Founded on July 14, 2007, the Meteorite Association of Georgia was established to bring together meteorite enthusiasts both in Georgia and beyond to pursue their common interest.
|Our Mission Statement|
Anita Westlake and Dave Gheesling met in May 2007 to discuss the formation of a group of local meteorite enthusiasts, after Dave found her name on the internet as a local meteorite enthusiast. Through Anita's local relationships, the Meteorite Association of Georgia (MAG) subsequently met for the first time at Jerry Armstrong's house in July 2007 with several charter members including Jerry, Harlan Trammell, Martha Brown, Tim and Bunty Cantwell, John Iacullo, Barry Gheesling, Anita and Dave.
Establishing a quarterly meeting schedule from the outset, the group met at Dave's house in October 2007, Anita's house in January 2008 and Dave's office in April 2008. As the group has already grown much faster than expected, all of these venues have been outgrown and the July 2008 meeting is tentatively slated to take place at the new Tellus Museum facility in Cartersville.
As our Mission Statement indicates, MAG members (many of which do not live in Georgia) have a variety of motivations for participation in the association. These include but are not limited to networking, educational outreach, specimen trading, group acquisitions, camaraderie and the like. One common goal throughout the group is the growth of the association through the increased awareness of meteorites and meteoritics, and several members devote a considerable amount of time, energy and other resources in speaking to local schools and other organizations to advance this cause.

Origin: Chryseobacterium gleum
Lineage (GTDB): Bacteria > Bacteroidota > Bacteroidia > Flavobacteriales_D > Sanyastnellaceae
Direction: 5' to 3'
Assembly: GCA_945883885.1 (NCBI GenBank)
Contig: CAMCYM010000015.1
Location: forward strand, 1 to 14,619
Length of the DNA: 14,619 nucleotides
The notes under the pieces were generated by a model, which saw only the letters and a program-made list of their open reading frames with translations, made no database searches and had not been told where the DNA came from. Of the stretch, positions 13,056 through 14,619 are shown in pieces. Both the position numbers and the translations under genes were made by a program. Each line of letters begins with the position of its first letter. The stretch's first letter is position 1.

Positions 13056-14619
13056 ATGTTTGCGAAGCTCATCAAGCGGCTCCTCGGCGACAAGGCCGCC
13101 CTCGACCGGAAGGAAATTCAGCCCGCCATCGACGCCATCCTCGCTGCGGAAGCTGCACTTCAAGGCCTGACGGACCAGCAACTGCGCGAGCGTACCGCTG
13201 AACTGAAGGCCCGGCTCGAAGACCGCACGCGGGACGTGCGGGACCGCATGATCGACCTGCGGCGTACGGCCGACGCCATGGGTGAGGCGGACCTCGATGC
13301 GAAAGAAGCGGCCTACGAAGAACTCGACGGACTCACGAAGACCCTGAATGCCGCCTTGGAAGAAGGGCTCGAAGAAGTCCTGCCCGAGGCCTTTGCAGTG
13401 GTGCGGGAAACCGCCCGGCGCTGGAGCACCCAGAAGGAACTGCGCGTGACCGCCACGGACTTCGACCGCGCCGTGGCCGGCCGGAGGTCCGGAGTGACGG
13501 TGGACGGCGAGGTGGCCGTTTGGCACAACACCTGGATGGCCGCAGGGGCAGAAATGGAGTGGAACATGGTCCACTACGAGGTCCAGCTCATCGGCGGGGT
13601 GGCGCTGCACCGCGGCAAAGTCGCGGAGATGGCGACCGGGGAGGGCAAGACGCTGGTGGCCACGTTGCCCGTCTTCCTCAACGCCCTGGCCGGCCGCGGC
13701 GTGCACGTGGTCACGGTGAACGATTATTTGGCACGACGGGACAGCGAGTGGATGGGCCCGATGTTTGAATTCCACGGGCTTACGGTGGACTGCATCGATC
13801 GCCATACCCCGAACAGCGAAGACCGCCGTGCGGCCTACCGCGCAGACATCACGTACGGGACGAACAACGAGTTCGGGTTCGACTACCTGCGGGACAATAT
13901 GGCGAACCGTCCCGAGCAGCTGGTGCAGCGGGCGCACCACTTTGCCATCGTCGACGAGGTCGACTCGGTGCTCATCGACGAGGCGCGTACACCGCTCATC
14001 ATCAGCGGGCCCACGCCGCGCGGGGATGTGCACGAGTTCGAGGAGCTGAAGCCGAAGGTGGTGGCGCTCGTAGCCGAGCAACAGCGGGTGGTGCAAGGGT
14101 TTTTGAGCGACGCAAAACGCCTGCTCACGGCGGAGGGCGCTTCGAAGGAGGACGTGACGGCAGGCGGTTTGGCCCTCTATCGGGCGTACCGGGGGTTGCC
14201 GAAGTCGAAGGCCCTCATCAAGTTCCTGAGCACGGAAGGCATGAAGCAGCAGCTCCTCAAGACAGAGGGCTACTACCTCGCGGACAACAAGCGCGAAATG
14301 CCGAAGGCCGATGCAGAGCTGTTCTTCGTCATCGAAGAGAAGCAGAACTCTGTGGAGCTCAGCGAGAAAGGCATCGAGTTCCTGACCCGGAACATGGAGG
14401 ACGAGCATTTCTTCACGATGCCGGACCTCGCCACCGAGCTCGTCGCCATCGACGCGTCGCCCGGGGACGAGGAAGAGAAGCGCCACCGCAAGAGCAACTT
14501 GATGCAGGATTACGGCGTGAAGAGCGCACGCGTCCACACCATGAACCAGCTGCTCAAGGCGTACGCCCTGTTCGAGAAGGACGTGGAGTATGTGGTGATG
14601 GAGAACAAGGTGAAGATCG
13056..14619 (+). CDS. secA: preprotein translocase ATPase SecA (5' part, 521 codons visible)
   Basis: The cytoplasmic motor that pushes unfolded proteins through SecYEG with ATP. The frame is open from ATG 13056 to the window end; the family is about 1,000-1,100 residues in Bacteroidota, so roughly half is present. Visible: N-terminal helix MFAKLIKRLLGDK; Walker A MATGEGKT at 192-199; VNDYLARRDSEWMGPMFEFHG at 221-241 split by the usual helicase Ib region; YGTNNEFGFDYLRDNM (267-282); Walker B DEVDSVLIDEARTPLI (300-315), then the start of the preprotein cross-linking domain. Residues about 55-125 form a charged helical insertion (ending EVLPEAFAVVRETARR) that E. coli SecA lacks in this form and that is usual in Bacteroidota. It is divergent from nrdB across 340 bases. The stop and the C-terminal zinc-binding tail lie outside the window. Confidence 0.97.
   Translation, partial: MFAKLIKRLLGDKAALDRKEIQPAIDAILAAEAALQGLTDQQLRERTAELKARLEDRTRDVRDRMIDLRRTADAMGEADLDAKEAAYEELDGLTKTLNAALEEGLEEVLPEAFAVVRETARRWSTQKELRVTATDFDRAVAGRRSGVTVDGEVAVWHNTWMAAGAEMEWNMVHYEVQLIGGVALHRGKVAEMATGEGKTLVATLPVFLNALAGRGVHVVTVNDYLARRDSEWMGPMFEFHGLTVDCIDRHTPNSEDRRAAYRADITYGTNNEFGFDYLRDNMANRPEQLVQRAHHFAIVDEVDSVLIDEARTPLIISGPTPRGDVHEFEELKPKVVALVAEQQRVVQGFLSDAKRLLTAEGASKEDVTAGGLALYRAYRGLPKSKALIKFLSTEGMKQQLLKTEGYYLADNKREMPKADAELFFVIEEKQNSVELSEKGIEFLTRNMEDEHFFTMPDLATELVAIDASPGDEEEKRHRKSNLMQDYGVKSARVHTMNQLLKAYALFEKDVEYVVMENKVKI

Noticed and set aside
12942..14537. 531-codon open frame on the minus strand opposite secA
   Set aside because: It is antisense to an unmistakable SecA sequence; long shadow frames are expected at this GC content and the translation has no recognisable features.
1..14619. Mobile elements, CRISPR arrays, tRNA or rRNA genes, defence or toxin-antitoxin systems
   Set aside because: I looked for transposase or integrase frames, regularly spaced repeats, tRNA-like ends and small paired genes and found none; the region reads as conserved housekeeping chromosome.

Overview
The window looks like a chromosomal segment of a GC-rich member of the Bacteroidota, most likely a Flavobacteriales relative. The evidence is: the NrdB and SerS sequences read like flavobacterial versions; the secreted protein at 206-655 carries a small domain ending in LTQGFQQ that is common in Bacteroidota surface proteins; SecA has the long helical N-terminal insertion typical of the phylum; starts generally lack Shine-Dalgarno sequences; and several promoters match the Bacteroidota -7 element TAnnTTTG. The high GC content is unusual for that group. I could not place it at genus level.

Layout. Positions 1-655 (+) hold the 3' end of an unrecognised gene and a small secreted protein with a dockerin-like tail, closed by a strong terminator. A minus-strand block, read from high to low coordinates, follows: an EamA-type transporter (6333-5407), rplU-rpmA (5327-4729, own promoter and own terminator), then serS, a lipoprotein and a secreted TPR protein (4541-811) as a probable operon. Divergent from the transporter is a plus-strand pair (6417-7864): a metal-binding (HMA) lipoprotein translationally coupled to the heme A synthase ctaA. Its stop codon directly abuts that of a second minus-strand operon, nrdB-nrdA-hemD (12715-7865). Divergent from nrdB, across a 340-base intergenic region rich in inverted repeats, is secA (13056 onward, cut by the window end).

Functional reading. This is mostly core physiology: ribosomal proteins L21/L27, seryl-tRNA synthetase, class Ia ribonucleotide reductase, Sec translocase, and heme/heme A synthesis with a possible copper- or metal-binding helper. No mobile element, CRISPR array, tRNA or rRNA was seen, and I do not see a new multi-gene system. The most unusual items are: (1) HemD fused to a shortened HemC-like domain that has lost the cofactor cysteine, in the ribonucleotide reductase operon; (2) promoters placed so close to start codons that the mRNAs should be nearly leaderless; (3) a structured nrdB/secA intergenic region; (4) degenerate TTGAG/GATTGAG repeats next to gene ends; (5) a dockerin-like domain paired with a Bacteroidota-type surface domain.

You can read a more detailed account of the creation of MAG in Dave Gheeslings article published on IMCA Insights and in the November 2008 issue of METEORITE! magazine.
- Chris Thompson, Interested in the space program since he was a child. Chris is an official NASA Ambassador, and worked at the Johnson Space Center. He volunteers at numerous schools to teach children about the space program and the universe. Chris also taught for several years at Georgia State University's Saturday School program.
- Jerry Armstrong, a well known meteorite collector and sought after cosmic artist, has been an amateur astronomer for decades and discovered a supernova in M51 on April 1, 1994, beating the heavily-funded Berkely search team by 40 minutes with nothing but his telescope, a timely photograph and a deep understanding of that galaxy's features.
- Harlan Trammell is an avid meteorite collector, Native American artifact hunter, boat captain and storm chaser.
- David Hardy has a 300+ location meteorite collection which features almost 40 unique pallasites.
- Sean Murray, our Webmaster, has a specific interest in tektites in addition to his ever-expanding meteorite collection.
- Anita Westlake works at the Tellus museum, has an impressive meteorite collection and is also active as a speaker in both the meteorite world and the geology arena.
- Dave Gheesling, a local meteorite collector, spends what little time his schedule allows teaching Meteoritics 101 to local students.
And this is just the tip of the iceberg as we continue to rapidly grow.
You can see all of our members on our Membership List page.
Join MAG now!
MAG is open to all interested parties who share the broad vision outlined in our Mission Statement above, and the minimal annual dues are intentionally not cost prohibitive.
Please feel free to contact us with any comments!